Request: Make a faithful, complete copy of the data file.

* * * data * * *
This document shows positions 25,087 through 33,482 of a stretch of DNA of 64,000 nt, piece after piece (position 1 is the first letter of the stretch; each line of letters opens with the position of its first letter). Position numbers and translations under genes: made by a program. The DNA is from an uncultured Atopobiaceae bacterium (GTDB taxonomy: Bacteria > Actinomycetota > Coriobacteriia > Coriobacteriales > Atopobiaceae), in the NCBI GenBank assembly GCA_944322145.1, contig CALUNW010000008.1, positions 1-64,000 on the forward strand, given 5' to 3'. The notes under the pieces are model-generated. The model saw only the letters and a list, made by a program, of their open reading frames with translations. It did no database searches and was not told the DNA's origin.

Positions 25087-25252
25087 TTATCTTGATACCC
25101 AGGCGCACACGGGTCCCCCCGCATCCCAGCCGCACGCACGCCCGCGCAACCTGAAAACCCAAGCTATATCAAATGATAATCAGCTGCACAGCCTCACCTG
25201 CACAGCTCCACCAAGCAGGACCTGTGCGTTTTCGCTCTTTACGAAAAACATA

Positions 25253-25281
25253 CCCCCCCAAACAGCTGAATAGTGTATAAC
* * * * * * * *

This document shows positions 25,087 through 33,482 of a stretch of DNA of 64,000 nt, piece after piece (position 1 is the first letter of the stretch; each line of letters opens with the position of its first letter). Position numbers and translations under genes: made by a program. The DNA is from an uncultured Atopobiaceae bacterium (GTDB taxonomy: Bacteria > Actinomycetota > Coriobacteriia > Coriobacteriales > Atopobiaceae), in the NCBI GenBank assembly GCA_944322145.1, contig CALUNW010000008.1, positions 1-64,000 on the forward strand, given 5' to 3'. The notes under the pieces are model-generated. The model saw only the letters and a list, made by a program, of their open reading frames with translations. It did no database searches and was not told the DNA's origin.

Positions 25087-25252
25087 TTATCTTGATACCC
25101 AGGCGCACACGGGTCCCCCCGCATCCCAGCCGCACGCACGCCCGCGCAACCTGAAAACCCAAGCTATATCAAATGATAATCAGCTGCACAGCCTCACCTG
25201 CACAGCTCCACCAAGCAGGACCTGTGCGTTTTCGCTCTTTACGAAAAACATA

Positions 25253-25281
25253 CCCCCCCAAACAGCTGAATAGTGTATAAC